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Forms play an integral role on the Internet in allowing users to communicate and interact with websites. Forms are an important way for website owners to collect information from their visitors. There are many ways to handle forms markup -- but the best way is the one that will benefit both the user and the site owner. This article was excerpted from the book Web Standards Solutions The Markup and Style Handbook, written by Dan Cederholm (Apress, 2004; ISBN 1590593812).

Author Info:
By: Apress Publishing
Rating: 4 stars4 stars4 stars4 stars4 stars / 19
March 09, 2005
TABLE OF CONTENTS:
  1. · Forms
  2. · Method C: Simple and more accessible
  3. · Method D: Defining a form
  4. · Summary
  5. · Styling forms
  6. · No need to be redundant

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Forms
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Interactivity has always been an integral part of the Web, letting the user and site communicate through the exchange of information. Forms allow us to collect input from users in an organized, predetermined fashion, and have always been sort of an “anything goes” area when building websites. For instance, we’ll discover that marking up a form can be handled in approximately 10,000 different ways. OK, perhaps not that many, but there are several options to consider as well as steps that we can take to ensure our forms are structured in a way that’ll benefit both the user and site owner.

What are our options when marking up a form?

Let’s take a look at four different ways to mark up the same, simple form—all of which achieve similar results. We’ll go over each method and talk about the pros and cons that are involved.

Method A: Using a table

   <form action="/path/to/script" method="post">
     <table>
       <tr>
         <th>Name:</th>
         <td><input type="text" name="name" /></td>
       </tr>
       <tr>
         <th>Email:</th>
         <td><input type="text" name="email" /></td>
       </tr>
       <tr>
         <th>&nbsp;</th>
         <td><input type="submit" value="submit" /></td>
       </tr>
     </table>
   </form>

Tables have long been used to mark up forms, and because of that frequent use, seeing forms laid out in this particular way has become familiar to us: right-aligned text labels in the left column, left-aligned form controls in the right column. Using a simple, two-column table is one of the easiest ways to achieve a usable form layout.

Some could argue that a table isn’t necessary, while others believe that forms could be considered tabular data. We’re not going to argue either side, but instead state that using a table is sometimes the best way to achieve certain form layouts—especially complex forms that involve multiple controls like radio buttons, select boxes, etc. Relying solely on CSS to control the layout of complex forms can be frustrating, and often involve adding extraneous <span> and <div> tags, with more code bloat than that of a table.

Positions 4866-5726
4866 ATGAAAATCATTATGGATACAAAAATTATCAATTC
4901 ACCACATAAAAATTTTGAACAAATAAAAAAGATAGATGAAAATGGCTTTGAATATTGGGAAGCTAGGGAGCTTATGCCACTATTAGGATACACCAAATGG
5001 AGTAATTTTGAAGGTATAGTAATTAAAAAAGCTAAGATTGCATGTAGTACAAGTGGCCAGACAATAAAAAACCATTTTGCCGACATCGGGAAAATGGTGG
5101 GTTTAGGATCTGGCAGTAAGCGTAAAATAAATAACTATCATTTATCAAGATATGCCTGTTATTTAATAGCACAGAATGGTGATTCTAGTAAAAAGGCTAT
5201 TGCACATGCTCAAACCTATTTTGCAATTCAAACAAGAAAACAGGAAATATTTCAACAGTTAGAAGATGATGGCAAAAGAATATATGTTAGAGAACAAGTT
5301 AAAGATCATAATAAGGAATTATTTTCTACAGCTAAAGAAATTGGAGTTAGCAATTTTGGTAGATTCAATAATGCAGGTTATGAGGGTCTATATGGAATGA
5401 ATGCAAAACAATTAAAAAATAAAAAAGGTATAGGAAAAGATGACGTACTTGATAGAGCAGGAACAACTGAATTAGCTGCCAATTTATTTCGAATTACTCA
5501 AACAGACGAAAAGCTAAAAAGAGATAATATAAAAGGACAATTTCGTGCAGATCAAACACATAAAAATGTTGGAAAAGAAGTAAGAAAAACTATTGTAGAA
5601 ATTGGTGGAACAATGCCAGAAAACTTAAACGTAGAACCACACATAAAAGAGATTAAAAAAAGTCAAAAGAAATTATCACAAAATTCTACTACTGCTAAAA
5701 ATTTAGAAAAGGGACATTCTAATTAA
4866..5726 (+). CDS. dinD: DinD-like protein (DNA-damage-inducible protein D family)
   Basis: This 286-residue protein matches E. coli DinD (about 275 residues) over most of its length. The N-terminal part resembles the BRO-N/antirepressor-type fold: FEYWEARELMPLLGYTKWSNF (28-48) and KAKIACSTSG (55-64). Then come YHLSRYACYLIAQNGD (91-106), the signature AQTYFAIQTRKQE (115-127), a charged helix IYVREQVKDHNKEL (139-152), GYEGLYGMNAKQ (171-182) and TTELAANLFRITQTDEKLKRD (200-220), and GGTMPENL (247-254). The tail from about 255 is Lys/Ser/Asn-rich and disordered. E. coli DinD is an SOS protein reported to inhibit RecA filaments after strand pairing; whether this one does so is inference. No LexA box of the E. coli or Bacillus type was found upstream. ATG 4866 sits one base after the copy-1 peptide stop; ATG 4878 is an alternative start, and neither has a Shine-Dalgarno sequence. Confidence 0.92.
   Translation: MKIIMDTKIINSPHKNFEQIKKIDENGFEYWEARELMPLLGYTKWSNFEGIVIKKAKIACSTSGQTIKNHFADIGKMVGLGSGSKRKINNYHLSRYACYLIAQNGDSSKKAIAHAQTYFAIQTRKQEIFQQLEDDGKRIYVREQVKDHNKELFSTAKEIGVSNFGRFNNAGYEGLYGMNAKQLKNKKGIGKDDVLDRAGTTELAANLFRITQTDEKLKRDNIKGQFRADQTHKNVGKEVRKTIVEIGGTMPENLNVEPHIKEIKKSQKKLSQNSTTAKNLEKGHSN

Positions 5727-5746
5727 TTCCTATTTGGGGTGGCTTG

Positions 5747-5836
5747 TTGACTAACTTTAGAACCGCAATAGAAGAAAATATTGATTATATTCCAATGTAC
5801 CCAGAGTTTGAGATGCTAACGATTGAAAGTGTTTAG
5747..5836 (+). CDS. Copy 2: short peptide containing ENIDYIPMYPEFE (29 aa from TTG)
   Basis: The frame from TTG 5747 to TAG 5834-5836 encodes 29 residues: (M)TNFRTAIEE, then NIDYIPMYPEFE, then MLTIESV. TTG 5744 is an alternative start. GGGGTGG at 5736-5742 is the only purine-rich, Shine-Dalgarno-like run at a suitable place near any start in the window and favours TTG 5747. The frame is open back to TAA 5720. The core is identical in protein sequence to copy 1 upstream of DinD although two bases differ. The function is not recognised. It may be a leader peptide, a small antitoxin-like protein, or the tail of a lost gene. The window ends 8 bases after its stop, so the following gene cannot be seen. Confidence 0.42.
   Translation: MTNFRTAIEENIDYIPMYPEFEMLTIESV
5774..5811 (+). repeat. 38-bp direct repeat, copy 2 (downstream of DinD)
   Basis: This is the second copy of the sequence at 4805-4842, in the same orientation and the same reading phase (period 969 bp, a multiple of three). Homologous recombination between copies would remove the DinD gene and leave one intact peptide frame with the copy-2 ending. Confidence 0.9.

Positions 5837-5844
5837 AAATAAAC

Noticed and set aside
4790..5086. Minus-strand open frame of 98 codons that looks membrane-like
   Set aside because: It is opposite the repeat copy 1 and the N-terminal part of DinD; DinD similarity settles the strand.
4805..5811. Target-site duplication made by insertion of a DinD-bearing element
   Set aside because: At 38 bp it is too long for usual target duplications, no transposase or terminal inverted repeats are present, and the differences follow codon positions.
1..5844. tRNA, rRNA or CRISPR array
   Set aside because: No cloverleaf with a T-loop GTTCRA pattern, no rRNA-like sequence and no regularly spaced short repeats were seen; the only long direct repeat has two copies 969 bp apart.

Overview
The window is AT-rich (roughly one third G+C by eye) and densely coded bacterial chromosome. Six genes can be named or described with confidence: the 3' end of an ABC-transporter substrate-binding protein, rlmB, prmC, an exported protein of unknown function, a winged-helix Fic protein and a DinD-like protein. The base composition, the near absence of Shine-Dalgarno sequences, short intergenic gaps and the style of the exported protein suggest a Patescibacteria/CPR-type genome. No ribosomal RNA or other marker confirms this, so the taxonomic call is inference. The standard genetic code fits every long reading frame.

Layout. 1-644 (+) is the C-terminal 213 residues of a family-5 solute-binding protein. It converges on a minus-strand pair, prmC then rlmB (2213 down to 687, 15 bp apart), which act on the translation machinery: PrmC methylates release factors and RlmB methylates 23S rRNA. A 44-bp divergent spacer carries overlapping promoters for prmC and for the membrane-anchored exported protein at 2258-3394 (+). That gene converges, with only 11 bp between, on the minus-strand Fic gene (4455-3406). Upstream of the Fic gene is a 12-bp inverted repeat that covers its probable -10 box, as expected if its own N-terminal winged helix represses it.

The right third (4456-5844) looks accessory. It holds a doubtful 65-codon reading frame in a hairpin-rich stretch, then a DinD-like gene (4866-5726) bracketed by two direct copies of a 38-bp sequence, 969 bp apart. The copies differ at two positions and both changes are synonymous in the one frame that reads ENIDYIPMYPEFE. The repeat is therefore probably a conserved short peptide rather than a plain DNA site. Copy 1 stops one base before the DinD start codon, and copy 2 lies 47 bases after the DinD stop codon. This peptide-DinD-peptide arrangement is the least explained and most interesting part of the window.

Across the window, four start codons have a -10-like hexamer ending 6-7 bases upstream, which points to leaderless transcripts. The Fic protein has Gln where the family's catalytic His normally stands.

Let’s take a look at Figure 5-1 to see how Method A would appear in a typical visual browser.


Figure 5-1.  Method A as rendered in a browser

You can see that by using a table, the labels and form elements line up nicely. For such a simple form, though, I would probably opt to avoid the table altogether, in favor of something that requires less markup. Unless this particular layout is crucial to the visual design of the form, using a table here isn’t necessary. There are also a few accessibility concerns we could address—and we will, while looking over the next two methods.

Method B: Tableless, but cramped

  <form action="/path/to/script" method="post">
    <p>
      Name: <input type="text" name="name" /><br />
      Email: <input type="text" name="email" /><br />
      <input type="submit" value="submit" />
    </p>
  </form>

Using a single paragraph and a few <br /> tags to separate the items is a passable solution—but could visually render a bit on the cramped side. Figure 5-2 shows how this would typically appear in a browser.

  Figure 5-2.   Method B as rendered in a browser

You can see that while we got away without using a table, it looks rather cramped and ugly. We also run into the problem of the form controls not lining up perfectly, as seen in Figure 5-2.

We could alleviate some of the crowdedness by adding some margins to the <input> elements using CSS like this:

  input {
    margin: 6px 0;
    }

The preceding would add a 6-pixel margin to both the top and bottom of each <input> element (the name, e-mail, and submit controls), spacing out the elements as seen in Figure 5-3.


Figure 5-3.  Method B with padding added to the input elements

While there’s nothing particularly wrong with Method B, there are a few adjustments we can make to build a better form. And those adjustments are evident in Method C. So let’s take a look.

This article is excerpted from Web Standards Solutions: The Markup and Style Handbook by Dan Cederholm (Apress, 2004; ISBN 1590593812). Check it out at your favorite bookstore today. Buy this book now.


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